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Personal Mobility, “One day we will look back and this will all seem funny.”

February 24, 2016

Personal Mobility is changing, and we are approaching a period where our current concept of wheelchairs will feel as outdated as crossing the Atlantic by sailboat.

Two significant trends are emerging that will see the business of the provision of powered mobility aids being one that will be subject to significant disruption.

The first is obvious, more people are acquiring wheels. Every time I walk through a park, go to a mall or stroll along our seafront in Doha its remarkable to see how many people now use forms of powered mobility. People have always used wheels for personal mobility, bicycles, skateboards, skates have been available for many years. But in recent years these have been enhanced with powered solutions. It started with the Segway, beloved by city tours and security guards, the upright device can be found around the world, although it is perhaps not as ubiquitous as the “hoverboards” that emerged world wide as a toy and leisure activity over the past 18 months. As I walked through our local park a few weeks ago I dived for the grassed areas to avoid the youngsters on powered bicycles and they sped along the paving. Powered personal mobility is moving into the mainstream.

This may or may not be a good thing, as these devices become increasingly widespread they will increase the demand for environmental access to be considered. Curbcuts and accessible routes will be demanded by the new breed of mobility device users. However the increasing use of these by mainstream communities may lead to some areas being protected from “wheelies” so that those who walk are not put at risk of being mown down

But this trend is being contradicted by innovation by research and commercialization of exoskeletons, the technologies that enhance our current physical abilities and which can operate in a wider range of environments than any wheeled device can. It is not my intention to enter into the debate about where funding should be prioritized, towards environmental access adjustments or into research, I tend to believe that both are needed to provide for both current and future needs. I don’t accept the argument that human augmentation is necessarily simple an attempt to repair or “fix” the person, both wheelchairs and exoskeletons can be seen from within a social context, they are both technologies that provide a means by which needs are accommodated within the environment. There is a strong parallel with assistive technologies here. The user needs assistive technology (screen readers, keyboards, switches, joysticks etc) but also needs accessible content (websites, apps, ebooks etc). Within the built environment the user currently needs personal technology (wheelchair, scooter, smartcane) alongside an accessible environment, (curbcuts, ramps, tactile flooring). Access currently is dependent upon both factors interacting.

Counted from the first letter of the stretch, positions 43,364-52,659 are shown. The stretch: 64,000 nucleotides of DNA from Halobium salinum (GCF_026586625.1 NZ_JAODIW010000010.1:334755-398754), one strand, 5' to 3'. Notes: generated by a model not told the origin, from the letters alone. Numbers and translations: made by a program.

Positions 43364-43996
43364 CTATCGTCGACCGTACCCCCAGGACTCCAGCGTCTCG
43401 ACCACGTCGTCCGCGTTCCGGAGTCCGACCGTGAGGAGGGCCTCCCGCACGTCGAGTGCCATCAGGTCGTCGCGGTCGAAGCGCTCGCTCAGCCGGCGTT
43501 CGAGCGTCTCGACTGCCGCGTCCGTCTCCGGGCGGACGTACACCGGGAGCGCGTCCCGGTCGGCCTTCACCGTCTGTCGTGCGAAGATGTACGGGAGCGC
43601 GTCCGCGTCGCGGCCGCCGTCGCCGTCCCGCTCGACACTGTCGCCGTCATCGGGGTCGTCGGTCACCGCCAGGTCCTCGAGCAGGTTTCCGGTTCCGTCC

Increasingly it appears that the need for environmental change may fade, not overnight, not immediately, but over time. Instead we will see new technologies empowering the user to have control over their mobility in new ways. We should and can stimulate and embrace that shift but to do so at the cost of people currently living with a disability may be too great a cost.

Im 53 and part of an aging demographic, slowly my capacity for mobility will decline, but I suspect that one day a grandchild will sit on my enhanced knee and ask “tell me the story about how they made you sit, in a chair with wheels ! That must have been so funny!”

 http://www.theatlantic.com/technology/archive/2015/08/exoskeletons-disability-assistive-technology/400667/

http://www.ibtimes.co.uk/exoskeletons-vs-wheel-chairs-disability-advocates-clash-futurists-over-offensive-solution-1496178

http://rewalk.com/rewalk-exoskeleton-puts-disabled-back-on-their-feet/

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